Firewalls are widely used to provide individuals secure access to the Internet while isolating a company's public web server, for example, from its internal network. Firewalls are also widely employed internally within networks. Companies will often place a firewall at every connection to the Internet, such as every T1 or T3 line coming into the company. At these vulnerability points, it is not uncommon to see the installed firewall implemented in hardware, while software firewalls are often employed to protect individual workstations. On a corporate infrastructure, a variety of security rules can be implemented to enhance protection. For example, while the corporate network might include hundreds of computers, it may be that only a single one is configured to receive public FTP traffic, while all other computers on the network are prevented from establishing FTP connections. Similar rules can be established for FTP servers, web servers, telnet servers, etc. In addition, the company can configure its firewall to regulate how employees use the network, such as controlling their ability to connect to websites, controlling their ability to transmit files over the corporate network, and so on.

Network firewalls operate at different layers of the protocol stack and use different criteria to restrict traffic. The lower in the protocol stack a packet is intercepted, the more secure the firewall. Most firewalls are configured to be permissive for internal systems, but very restrictive for systems outside the firewall. It is common practice to restrict inbound traffic from the Internet to only established connections. However, outbound traffic is often allowed from internal users on any port without restrictions. In a more restrictive environment, the firewall may only allow certain protocols to be used on outbound connections. For example, the firewall may only allow outbound HTTP for web browsing (port 80), POP3 for downloading email (port 110), and SMTP for sending email (port 25). This is a more secure strategy since it limits what internal users can do and is being implemented in more environments. The denied protocols are considered to be unsafe by the firewall administrator. An example of a denied protocol might be Instant Messaging (IM) traffic since an organization might view IM traffic as a security risk.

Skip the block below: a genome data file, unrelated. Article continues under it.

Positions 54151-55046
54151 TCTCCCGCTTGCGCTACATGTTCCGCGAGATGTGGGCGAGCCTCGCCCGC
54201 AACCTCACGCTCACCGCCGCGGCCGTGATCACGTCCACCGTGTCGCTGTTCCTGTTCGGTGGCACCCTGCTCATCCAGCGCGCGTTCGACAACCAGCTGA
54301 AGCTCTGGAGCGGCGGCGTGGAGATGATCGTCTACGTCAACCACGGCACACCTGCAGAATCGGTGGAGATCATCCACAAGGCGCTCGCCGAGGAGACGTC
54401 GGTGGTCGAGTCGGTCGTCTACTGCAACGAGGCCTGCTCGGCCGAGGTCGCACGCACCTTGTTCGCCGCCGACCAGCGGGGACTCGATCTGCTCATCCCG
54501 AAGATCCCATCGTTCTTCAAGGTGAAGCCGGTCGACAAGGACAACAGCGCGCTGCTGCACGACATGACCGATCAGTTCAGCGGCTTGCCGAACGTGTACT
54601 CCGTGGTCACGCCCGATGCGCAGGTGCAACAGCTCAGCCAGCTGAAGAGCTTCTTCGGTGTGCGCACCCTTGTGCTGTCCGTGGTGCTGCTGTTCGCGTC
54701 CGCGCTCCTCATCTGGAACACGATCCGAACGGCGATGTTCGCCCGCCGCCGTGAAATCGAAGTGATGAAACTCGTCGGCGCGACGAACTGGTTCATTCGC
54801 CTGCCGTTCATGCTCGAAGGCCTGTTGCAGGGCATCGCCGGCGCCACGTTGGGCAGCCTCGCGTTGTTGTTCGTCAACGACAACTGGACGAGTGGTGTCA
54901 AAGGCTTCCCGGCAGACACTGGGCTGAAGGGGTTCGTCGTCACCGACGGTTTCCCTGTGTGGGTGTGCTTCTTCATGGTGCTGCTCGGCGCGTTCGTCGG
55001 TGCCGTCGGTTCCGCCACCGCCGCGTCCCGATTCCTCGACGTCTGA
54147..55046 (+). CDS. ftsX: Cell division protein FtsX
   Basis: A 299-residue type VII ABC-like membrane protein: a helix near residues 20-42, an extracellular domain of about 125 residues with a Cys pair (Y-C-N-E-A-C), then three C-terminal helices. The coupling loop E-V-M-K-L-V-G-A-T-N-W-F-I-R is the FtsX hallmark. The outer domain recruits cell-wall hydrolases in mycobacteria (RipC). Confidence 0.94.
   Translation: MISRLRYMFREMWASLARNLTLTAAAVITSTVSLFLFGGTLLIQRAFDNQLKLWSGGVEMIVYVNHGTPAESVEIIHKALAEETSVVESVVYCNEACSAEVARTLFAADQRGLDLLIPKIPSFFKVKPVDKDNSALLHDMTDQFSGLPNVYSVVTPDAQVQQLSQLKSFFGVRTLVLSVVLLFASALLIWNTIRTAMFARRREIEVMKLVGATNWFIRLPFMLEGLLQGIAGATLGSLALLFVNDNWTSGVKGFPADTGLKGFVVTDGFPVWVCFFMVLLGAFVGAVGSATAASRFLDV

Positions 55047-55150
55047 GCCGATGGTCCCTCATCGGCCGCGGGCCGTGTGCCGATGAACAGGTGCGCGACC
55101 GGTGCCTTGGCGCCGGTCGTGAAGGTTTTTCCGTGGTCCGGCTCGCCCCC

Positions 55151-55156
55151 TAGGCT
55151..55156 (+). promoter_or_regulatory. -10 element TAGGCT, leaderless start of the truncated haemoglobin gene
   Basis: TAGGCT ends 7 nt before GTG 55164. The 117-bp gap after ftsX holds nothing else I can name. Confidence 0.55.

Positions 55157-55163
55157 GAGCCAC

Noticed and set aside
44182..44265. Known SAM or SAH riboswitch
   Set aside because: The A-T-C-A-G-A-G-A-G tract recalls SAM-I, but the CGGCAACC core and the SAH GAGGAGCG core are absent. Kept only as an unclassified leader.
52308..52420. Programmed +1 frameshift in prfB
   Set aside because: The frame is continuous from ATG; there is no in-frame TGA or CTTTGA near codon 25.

Firewalls typically fall into three broad categories: packet filters, application level gateways and stateful, multilayer inspection firewalls. Packet filtering firewalls work at the network level of the OSI model (or the IP layer of TCP/IP), and are usually part of a router firewall. This is the lowest layer at which a firewall can work. At this layer a firewall can determine whether a packet is from a trusted source, but cannot be concerned with what it contains or what other packets are associated with it. In a packet filtering firewall, each packet is compared to a set of criteria before being forwarded. This criteria can include source and destination IP addresses, source and destination port numbers, and protocol used. Depending on the packet and the criteria, the firewall can drop the packet, forward it, or send a message to the originator. The advantage of packet filtering firewalls is their low cost and low impact on network performance. Most routers support packet filtering. Even if other firewalls are used, implementing packet filtering at the router level affords an initial degree of security at a low network layer. This type of firewall only works at the network layer, however, and does not support sophisticated rule based models.